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14 November 2018

Access to Islamic investment for everyone

Wahed Invest, which is poised for an official launch in the UAE and Saudi Arabia, talks about their plan to make Shari’ah-compliant retail investment accessible across the world


Do you believe that Islamic financial institutions have underserviced retail investors?

They don’t bother with retail. It’s all high net worth and institutional. With people under a million dollars, it’s hard to go anywhere and get wealth management. For that, when we first started off, we looked at the product universe where people could invest. We wanted people to have a diversified portfolio. For retail clients with no access to Sukuk, no access to globally diversified ETFs, there was nothing out there. What we’ve had to do is select funds and ETFs from a very small pool and over time, to make it efficient, we have to start pushing out our own index funds.

We are a passive investor—we don’t stock pick, and don’t want to be active investors. We have done this exclusively for our US clients with the S&P Shari’ah Index, with a minimum invest of $100, which gives exposure that outperforms any of the mutual funds when you take their fees into account. We’re quite proud of that in terms of product innovation, because we see in the market that Islamic finance institutions try to compete with each other, but we’re trying to compete with conventional institutions. It’s a whole different world.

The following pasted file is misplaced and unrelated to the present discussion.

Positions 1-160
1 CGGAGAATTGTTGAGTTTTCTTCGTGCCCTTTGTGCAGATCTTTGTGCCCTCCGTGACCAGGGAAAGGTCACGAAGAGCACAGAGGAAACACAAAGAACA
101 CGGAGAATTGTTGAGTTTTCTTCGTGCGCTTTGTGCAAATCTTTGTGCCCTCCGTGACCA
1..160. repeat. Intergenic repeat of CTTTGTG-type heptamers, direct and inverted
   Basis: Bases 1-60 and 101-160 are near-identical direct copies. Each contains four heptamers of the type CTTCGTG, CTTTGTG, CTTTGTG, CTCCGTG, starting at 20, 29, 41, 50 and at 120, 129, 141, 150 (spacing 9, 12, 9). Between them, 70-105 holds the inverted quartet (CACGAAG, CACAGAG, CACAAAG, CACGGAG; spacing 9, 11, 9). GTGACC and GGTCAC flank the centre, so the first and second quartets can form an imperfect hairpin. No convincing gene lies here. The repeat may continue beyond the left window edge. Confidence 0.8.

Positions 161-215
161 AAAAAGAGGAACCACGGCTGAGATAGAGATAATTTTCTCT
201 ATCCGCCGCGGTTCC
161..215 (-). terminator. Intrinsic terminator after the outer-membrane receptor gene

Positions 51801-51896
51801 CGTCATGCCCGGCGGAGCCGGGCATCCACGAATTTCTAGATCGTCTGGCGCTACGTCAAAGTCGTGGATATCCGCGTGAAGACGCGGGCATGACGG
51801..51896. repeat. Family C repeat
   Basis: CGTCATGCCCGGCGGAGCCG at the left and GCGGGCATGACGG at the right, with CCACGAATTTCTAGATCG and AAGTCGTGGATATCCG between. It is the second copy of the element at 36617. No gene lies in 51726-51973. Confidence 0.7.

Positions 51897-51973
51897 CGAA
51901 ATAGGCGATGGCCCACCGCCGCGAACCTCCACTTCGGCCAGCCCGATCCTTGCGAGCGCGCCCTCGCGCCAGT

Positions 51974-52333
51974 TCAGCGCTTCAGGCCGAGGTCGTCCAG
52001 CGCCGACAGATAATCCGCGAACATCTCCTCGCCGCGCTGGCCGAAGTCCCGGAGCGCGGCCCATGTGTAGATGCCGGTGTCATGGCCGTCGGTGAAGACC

There’s a huge inefficiency gap. The reason for that is that we see a big part of our market use conventional finance. Even practicing Muslims don’t care if it’s Islamic or not Islamic, because they don’t see the actual difference—it doesn’t make sense to them. As long as we can compete with conventional finance, and offer an ethical and Islamic product, we feel the market is ten times as big as people actually think it is. That’s what we’re trying to do.

Not every Islamic investment market is immature. Malaysia, for example.

Malaysia is more mature in terms of everything. They have their own ETFs—they have everything—but it’s also localised. Right now, we’re taking over the dollar-denominated clients, so anyone who wants to invest with us, all of our portfolios are dollar driven. Malaysia has its own local markets, similar to Indonesia or India. The GCC is still happy with the dollar, Africa is happy with the dollar, and America is happy with the dollar. The dollar market is more than big enough, but when we go east, we’re going to have to start thinking at the other currencies. When we do that, the good news is there are enough products out there in Malaysia.

How did Wahed Invest begin for you?

I grew up in Dubai, but I went to the US for my Masters at Columbia University studying industrial engineering and operations research with a specialisation in stochastic math, which is all financial optimisation. I worked in Wall Street Investment Banking for a bit, and set Wahed up three years ago state-side. It took around a year to get all the licensing and compliance infrastructure set up, but we are SEC regulated, which is a big deal. We launched there a little over a year ago, and it did a lot better than we thought it did. In the first three months, we crossed 1000 wealth management clients.